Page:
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Thursday, December 23, 2010

Luke and Mary

Luke has a much different focus in his story of Jesus' birth. He begins with a feature common to his Gospel, alternating stories of men and women.

After explaining his serious historical inquiry, Luke begins with the story of an old priest whose wife could not have a child. We hear the OT stories of Abraham, Jacob and the parents of Samson in this account. It is a reminder that when God acts on behalf of His people it is wondrous and amazing. Zechariah, the priest, fails to trust the angel's message that he would have a child so he is struck mute. Is this Luke's way of illustrating that the voice of prophecy had been silenced in Israel for so many years? John the Baptist was considered the first real prophet since the close of the biblical canon by his contemporaries.

This is followed by Mary's visitation. She submits to God's plan. This is the first of many contrasts between John the Baptist and Jesus. Clearly Jesus is above John in Luke's narrative. Mary goes to visit her ancient, pregnant relative (Zechariah's wife Elizabeth). When she arrives, John the Baptist, still in his mother's womb, stirs. What follows is Mary's song. This is a central focus of the story. Herein lies the meaning of the event.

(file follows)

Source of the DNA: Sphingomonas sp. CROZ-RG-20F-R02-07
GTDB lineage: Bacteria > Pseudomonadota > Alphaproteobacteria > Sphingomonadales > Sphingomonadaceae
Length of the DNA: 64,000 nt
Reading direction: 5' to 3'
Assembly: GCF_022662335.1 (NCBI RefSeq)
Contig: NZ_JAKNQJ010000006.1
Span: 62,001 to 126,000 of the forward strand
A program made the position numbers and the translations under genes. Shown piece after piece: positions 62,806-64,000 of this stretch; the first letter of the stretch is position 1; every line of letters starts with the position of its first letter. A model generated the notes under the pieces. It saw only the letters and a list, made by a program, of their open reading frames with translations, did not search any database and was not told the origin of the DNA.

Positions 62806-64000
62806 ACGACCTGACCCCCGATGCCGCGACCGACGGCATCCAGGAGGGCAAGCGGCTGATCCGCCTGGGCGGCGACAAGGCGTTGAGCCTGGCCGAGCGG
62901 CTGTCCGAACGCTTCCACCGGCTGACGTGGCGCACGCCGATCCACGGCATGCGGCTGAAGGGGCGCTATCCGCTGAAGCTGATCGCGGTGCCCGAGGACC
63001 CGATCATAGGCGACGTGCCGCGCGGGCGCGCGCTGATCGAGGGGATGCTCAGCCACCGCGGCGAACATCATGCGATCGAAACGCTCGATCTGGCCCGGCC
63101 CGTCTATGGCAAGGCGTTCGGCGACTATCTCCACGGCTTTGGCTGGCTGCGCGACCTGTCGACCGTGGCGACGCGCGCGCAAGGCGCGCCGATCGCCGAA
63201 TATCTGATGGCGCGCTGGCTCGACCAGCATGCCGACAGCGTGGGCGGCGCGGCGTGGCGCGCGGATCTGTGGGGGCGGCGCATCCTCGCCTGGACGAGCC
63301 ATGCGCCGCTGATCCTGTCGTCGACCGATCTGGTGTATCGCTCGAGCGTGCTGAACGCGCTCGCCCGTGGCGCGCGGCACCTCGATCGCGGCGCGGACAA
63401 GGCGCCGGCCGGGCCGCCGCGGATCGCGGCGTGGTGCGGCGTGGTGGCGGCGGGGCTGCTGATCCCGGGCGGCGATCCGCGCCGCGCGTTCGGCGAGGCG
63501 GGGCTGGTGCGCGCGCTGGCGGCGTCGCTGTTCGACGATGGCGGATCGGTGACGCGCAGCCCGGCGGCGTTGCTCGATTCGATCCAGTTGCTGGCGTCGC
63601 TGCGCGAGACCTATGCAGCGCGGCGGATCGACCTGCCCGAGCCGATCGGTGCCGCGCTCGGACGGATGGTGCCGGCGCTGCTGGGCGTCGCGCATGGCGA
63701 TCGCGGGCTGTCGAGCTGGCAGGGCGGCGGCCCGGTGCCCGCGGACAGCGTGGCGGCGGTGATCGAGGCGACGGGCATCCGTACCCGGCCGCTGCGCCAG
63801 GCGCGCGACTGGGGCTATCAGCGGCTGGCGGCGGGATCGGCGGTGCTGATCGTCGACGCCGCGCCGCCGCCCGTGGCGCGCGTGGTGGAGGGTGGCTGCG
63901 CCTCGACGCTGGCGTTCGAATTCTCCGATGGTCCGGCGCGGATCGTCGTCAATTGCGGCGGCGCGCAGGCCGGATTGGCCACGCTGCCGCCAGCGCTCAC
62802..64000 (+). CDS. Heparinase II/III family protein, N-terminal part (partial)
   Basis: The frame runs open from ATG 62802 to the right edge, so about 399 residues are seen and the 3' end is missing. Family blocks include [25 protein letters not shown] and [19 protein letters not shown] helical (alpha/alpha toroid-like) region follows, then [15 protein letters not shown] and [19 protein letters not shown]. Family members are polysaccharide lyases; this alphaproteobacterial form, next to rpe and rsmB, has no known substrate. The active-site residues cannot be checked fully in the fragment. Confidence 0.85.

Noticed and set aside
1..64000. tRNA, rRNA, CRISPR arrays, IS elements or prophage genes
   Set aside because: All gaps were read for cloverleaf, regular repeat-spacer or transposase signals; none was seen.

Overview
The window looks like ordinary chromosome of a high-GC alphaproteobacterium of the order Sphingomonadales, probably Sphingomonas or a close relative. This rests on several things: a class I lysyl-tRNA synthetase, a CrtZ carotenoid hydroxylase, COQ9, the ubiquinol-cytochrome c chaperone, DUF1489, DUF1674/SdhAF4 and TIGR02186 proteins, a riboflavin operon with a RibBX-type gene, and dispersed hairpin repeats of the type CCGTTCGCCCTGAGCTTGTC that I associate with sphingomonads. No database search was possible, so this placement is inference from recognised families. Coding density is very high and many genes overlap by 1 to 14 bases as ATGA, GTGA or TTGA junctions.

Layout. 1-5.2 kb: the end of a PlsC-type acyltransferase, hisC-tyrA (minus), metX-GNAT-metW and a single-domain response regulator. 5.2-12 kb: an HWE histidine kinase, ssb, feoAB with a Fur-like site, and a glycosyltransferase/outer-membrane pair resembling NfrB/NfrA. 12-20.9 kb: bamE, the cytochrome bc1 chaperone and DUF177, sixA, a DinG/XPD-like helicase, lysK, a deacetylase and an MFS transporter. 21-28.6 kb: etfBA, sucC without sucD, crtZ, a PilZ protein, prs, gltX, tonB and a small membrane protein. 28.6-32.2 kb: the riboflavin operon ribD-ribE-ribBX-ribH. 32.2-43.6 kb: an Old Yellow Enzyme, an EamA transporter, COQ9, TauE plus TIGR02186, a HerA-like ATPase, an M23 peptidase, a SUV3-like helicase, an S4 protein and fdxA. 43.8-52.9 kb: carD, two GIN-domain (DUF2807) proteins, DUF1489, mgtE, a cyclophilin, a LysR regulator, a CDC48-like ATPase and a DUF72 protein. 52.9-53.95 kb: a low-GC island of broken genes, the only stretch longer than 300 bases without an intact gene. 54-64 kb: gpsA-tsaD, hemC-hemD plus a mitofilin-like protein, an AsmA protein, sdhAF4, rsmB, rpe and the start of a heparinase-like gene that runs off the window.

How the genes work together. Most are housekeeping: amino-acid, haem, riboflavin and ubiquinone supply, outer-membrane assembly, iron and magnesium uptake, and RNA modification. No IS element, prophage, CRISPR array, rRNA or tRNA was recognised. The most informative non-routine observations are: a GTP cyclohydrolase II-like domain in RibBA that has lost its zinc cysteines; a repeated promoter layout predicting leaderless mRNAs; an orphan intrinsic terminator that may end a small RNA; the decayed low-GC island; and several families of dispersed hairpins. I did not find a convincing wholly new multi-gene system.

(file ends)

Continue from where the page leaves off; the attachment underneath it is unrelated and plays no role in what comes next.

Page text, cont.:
Mary glorifies God using words, phrases and images from numerous OT sources. In a sense the song of Mary is a composite of various other songs proclaiming God's saving activity. That is the key element of the faith journey. We cannot focus on ourselves, we must glorify God. Too often we wait for some amazing event to give us security and assurance. The pregnancies of these two women were not for private benefit. These boys will grow up to be The prophet and The Messiah. The pregnancies are for the nations! Mary sings that God will overturn the current world order. The mighty will be toppled. The poor and needy raised up. The political impact of the activity of God is earth changing. But God acts in love and justice, not petty political power plays. He raises up the lowly, but the goal is always to worship God alone and live a holy life. Reflecting on what is happening to her, Mary states what God is doing. He is bringing HIS kingdom. The pregnancy is but another step in that long process.

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